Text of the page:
SPOONER, Wis. – (RealEstateRama) — Lakeshore property owners and others enjoying the remaining late fall days on the water are asked to be on the lookout for zebra mussels, an aquatic invasive species recently verified in Big McKenzie Lake in Burnett and Washburn Counties.
A lakeshore property owner noticed the mussels attached to his pier as he removed it in October. He took the specimens to DNR who verified they were zebra mussels. DNR staff found a handful of additional zebra mussels at two separate locations – a water intake and a boat lift – during follow-up monitoring.
The discovery is the first inland zebra mussel population verified in the 12 county area of northwest Wisconsin. DNR and county partners will host an informational meeting on Thursday, Dec. 1 from 6:30 to 8 p.m. at the Spooner Agricultural Research Station, W6646 WI-70, Spooner, Wis. 54801 to discuss the find.
Pamela Toshner, DNR lake biologist, said the Big McKenzie zebra mussel discovery reinforces the need for boaters to take action to stop aquatic invasive species.
“We are fortunate in northwest Wisconsin to have lakes that are mostly free from aquatic invasive species, so this finding is of concern,” Toshner said. “All boaters have the ability to stop the spread of invasive species by removing plants and draining water before leaving the boat landing and anyone who enjoys area lakes can help by keeping an eye out for invasives.”
To help communities respond to this aquatic invasive species threat, DNR has already committed a $20,000 early detection and response grant to the McKenzie Lakes Association. Clean Boats, Clean Waters grants are also available to ramp up watercraft inspection efforts to contain the zebra mussels and prevent the spread to other area lakes. DNR encourages citizens to become engaged in the Citizen Lake Monitoring Network, which provides access to training from lake experts from across the state.
Zebra mussels are an invasive species that can displace native species, disrupt ecosystems and hamper recreation. Zebra mussels are fingernail-sized bottom-dwellers native to Europe and Asia. A ballast water exchange of an ocean-going ship most likely introduced zebra mussels to the Great Lakes from Europe in the mid-1980s. Fortunately in Wisconsin, fewer than 5 percent of lakes deemed suitable for colonization actually have zebra mussels.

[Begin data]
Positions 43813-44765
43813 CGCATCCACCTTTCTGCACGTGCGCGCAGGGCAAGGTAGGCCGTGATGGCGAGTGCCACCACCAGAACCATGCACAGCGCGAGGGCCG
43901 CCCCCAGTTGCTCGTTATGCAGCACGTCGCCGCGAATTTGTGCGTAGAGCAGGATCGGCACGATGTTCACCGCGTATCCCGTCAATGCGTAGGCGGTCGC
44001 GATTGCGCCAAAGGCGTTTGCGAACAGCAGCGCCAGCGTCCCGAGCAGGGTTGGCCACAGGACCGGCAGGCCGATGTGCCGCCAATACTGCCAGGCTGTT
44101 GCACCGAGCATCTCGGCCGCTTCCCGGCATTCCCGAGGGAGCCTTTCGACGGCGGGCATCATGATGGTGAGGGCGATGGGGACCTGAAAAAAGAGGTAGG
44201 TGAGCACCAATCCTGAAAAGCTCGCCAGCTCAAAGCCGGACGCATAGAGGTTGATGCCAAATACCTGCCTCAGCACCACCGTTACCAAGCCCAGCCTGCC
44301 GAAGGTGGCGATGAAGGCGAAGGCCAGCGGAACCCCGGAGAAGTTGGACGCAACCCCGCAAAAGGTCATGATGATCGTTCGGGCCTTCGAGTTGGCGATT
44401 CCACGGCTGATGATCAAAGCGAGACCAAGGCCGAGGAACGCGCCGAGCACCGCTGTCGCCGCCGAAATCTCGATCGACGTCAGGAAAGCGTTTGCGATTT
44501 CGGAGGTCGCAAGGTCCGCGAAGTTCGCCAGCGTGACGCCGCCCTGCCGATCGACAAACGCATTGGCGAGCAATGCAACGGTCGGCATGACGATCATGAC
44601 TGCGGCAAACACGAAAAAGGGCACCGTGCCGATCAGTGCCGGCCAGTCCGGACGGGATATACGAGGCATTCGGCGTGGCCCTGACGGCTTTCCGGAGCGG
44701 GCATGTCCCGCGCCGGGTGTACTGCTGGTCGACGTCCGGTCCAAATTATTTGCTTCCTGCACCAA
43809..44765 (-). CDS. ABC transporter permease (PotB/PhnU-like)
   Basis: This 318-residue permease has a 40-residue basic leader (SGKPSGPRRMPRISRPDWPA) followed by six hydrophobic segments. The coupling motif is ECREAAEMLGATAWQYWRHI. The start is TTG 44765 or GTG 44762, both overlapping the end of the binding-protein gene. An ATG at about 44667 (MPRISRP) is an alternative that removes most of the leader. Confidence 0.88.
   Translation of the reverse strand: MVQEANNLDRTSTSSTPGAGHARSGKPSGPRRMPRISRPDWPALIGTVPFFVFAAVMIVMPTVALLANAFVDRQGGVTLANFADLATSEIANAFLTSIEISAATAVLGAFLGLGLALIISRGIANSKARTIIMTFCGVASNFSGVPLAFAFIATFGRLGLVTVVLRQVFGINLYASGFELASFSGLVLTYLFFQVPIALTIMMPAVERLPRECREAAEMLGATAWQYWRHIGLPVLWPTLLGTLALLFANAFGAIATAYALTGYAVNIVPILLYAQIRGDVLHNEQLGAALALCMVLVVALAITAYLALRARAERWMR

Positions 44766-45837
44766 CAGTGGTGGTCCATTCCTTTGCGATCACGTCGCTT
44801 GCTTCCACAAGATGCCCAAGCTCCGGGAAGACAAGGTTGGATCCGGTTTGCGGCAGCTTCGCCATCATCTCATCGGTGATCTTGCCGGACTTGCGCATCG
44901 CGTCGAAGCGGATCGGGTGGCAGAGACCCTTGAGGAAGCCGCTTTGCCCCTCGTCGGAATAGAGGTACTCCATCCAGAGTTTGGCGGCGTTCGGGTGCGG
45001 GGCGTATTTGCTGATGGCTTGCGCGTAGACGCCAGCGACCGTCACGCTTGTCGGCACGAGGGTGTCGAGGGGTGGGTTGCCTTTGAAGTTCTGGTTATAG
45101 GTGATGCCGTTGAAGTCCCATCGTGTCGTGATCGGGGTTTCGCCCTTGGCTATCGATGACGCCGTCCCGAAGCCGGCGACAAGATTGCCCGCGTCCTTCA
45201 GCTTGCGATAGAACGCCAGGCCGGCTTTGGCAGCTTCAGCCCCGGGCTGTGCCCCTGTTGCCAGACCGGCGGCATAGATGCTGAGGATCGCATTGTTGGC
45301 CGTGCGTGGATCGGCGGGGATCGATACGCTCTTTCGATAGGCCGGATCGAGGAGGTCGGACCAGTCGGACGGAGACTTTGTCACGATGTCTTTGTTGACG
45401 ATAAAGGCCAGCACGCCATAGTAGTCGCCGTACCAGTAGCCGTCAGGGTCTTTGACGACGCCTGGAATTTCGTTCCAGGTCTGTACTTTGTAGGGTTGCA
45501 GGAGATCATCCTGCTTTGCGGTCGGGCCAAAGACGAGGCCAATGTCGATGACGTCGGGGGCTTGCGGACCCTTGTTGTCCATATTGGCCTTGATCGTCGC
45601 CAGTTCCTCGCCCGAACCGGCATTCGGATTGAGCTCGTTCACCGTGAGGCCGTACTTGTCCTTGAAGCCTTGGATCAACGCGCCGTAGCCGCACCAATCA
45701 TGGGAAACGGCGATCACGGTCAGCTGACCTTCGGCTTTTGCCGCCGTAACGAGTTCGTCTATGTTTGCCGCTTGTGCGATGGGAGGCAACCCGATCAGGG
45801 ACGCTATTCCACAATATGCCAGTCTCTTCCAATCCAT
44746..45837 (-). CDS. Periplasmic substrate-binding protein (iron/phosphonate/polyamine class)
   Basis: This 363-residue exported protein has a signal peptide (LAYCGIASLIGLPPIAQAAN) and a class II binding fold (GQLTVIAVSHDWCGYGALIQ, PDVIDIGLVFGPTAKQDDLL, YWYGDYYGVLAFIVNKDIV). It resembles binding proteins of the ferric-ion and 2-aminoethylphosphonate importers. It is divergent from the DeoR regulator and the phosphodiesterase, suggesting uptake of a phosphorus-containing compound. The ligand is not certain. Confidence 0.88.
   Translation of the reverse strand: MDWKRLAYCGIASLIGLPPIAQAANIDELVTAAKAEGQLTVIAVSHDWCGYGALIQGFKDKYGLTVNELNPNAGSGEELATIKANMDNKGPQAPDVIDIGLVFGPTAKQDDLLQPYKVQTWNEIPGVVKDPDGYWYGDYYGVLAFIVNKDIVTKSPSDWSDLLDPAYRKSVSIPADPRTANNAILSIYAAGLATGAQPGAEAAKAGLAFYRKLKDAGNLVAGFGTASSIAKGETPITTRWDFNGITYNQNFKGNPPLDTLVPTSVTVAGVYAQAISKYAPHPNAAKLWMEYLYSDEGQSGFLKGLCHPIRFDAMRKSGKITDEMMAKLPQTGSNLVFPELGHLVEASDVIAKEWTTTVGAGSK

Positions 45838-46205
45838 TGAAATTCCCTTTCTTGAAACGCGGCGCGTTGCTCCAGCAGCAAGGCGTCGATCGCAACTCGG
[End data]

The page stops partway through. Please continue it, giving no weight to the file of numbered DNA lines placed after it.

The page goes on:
DNR is encouraging lakeshore property owners, contractors, anglers and hunters to keep an eye out for the invaders, which resemble small clams with a yellowish or brownish D-shaped shell and alternating dark- and light-colored stripes. Most are under an inch and they frequently grow in clusters attached to pier posts, boat lifts, rocks and other hard surfaces.
People who find zebra mussels or other invasive species should:
- Check the DNR website to see if the invasive species has not been previously found in that body ofwater;
- Notethe exact location where the organism was found;
- Takea digital photo in the setting where the species was found, then collectup to five specimens of various sizes and put in a jar with water; put thejar on ice and refrigerate it; and
- Contactlocal DNR or County Land & Water Conservation Department AISContacts and deliver the specimens.
As a reminder, to prevent the spread of zebra mussels and other aquatic invasive species, Wisconsin law requires all boaters to:
- Inspect boats, trailers and equipment including anchors and other places that accumulate sediment;
- Remove all attached aquatic plants, animals and mud;
- Drain all water from boats, vehicles and equipment; and
- Never move plants or live fish away from a water body.
Contact(s): Pamela Toshner, DNR lake biologist, 715-635-4073, Pamela.Toshner (at) wisconsin (dot) gov; Jennifer Sereno, DNR communications, 608-770-8084, Jennifer.Sereno (at) wisconsin (dot) gov